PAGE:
The secret to being able to sustain a decent yield yet offer growth is in the cash flow statement. As they say, the devil is in the details and it pays for the investor to closely study the cash flow statement in detail; not just for two consecutive years in comparison but to do a ten-year historical study if possible. This is to glean information about the Company’s ability to generate strong, consistent and healthy FCF and if they are more than sufficient to cover average capex required to keep the Company up to speed in terms of technology and knowledge acquisition. For companies which can generate excess cash flow, this means that they have sufficient resources to plough some of that cash back to grow the operations and ROE, while also afford to pay out some of the cash as dividends as a reward to shareholders. It is my job to search for more of such companies which are being sold by Mr. Market at a decent discount to intrinsic value.
Imbibing good lessons and practices from other esteemed value investors
I would like to take this opportunity to thank the many value investors and bloggers over the years who have contributed to my knowledge base and also injected in me a healthy scepticism regarding companies and corporate announcements. There are also people who provided constructive criticism and allowed me to rethink on my choices and decisions, and have ultimately steered me towards the correct path in terms of thinking about investing. Some of these people have also advised on aspects of personal finance which have helped to guide me to build up my savings and war chest.
These people are (in no particular order of merit): d.o.g., dydx, donmihaihai, Nick, Drizzt, cookieguy, la Papillion, tvf, dantzig, notti_boi and Munger (nicknames). For those I had inadvertently left out, please be assured that all of you had some part to play in making me a better investor, and ultimately a better person as well. Thank you very much.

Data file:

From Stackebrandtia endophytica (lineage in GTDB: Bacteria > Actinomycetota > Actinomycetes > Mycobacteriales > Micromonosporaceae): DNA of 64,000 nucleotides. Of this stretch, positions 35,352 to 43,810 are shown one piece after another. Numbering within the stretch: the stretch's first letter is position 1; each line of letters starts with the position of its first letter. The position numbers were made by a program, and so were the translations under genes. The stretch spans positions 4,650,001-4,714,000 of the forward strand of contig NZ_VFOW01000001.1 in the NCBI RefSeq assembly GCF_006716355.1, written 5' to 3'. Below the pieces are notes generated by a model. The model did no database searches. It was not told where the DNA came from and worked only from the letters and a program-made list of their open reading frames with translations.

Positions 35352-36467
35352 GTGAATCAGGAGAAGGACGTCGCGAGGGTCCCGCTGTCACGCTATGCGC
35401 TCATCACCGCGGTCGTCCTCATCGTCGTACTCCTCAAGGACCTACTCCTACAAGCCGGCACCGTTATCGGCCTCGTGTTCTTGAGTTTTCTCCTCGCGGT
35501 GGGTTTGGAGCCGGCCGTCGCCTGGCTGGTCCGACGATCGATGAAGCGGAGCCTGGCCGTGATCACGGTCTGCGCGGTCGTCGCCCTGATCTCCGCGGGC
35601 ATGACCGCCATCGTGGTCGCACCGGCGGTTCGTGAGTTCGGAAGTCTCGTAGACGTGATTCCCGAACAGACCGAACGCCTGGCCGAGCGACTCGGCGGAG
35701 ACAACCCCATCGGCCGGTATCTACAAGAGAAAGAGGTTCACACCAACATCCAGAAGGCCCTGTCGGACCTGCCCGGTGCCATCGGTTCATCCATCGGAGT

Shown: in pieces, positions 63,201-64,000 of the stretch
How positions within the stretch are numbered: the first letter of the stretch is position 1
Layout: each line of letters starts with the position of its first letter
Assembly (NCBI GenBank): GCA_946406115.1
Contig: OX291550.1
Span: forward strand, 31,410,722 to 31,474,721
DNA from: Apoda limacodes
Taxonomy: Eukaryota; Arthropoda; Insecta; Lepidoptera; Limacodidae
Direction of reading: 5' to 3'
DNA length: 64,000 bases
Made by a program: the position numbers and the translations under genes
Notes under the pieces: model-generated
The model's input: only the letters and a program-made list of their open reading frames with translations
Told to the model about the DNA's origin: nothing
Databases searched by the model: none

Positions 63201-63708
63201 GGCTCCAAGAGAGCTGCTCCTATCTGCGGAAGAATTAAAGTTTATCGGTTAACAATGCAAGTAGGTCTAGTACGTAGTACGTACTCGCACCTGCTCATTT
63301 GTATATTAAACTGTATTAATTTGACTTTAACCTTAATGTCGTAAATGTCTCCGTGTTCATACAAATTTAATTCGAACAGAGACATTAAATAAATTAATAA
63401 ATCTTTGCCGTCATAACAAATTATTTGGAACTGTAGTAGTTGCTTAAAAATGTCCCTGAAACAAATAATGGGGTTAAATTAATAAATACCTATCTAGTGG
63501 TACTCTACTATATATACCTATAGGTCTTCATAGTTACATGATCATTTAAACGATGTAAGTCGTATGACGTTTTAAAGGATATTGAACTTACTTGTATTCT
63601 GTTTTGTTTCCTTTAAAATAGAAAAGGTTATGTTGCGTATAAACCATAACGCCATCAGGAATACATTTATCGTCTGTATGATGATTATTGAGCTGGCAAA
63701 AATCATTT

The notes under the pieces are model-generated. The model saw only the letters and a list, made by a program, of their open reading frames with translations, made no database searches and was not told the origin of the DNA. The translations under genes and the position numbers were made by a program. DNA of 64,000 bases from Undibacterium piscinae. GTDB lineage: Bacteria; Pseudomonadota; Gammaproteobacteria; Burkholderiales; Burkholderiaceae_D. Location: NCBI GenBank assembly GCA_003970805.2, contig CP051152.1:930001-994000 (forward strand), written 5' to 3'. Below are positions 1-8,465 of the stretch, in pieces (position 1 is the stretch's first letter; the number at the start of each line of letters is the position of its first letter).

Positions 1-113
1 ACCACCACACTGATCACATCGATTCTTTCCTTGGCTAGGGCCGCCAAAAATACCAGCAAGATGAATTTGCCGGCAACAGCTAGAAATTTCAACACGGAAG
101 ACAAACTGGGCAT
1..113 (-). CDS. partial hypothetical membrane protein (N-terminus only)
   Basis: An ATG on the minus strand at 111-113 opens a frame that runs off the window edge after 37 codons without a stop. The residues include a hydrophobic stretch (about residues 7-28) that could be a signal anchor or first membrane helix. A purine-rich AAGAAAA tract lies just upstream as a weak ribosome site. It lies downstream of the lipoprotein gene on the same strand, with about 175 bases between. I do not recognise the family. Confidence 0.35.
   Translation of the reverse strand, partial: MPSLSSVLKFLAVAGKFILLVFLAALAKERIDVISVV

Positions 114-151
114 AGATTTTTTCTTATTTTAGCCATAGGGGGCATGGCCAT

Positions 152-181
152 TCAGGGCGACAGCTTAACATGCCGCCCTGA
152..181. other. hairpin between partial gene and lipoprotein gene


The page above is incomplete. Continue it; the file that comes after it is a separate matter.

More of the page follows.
Plans and Strategies for the Future (three to five years later)
With portfolio rebalancing and management already explained in a previous section, I guess the question would be – what will I be doing with my portfolio and how do I intend to grow it and nurture it to achieve my personal goals? My current portfolio stands at about $250,000 in cost and $259,000 in market value. Assuming a 5% yield (conservative), that would generate an average of $12,500 a year in dividends, meaning around $1,000 monthly. My target and goal would be to increase this to $2,000 per month of passive income, which translates to about $24,000 per annum. For this to happen, either yield has to increase or else if yield remains constant, then the portfolio size has to at least double to $500,000.
I plan to go about this in two ways – organic growth of the portfolio through an increase in the share prices of the underlying securities; as well as additions to the portfolio from time to time through savings and bonuses obtained from my profession (i.e. day job). The organic growth aspect will come about through time as my companies grow their business operations and also their top and bottom line. As for regular additions to the portfolio, these will be made at opportune times when Mr. Market is absolutely manic and pessimistic, in order to achieve an adequate margin of safety. The plan is to add at least $50,000 on average to the portfolio per year, to scale up the portfolio to a cost of $500,000 within 5 years (when I hit age 40). By then, I anticipate that the market value of the portfolio could see a 10% gain over cost, or be about $550,000. Assuming a constant yield of 5%, annual passive income would then hit my target of $25,000 per year.
The reason for this rather lofty target is to ensure that as I grow older and am faced with more responsibilities (e.g. kids’ education) and more chances of being laid off, I also grow my asset base and passive income source so as to reduce reliance on my active income from my day job. This also will eventually free me up to do what I really want in my life- whether it be starting my own business (dealing with music and CDs no doubt!) or travel around the world. Financial Freedom can be achieved in my lifetime with discipline and patience, and for myself, without the use of leverage.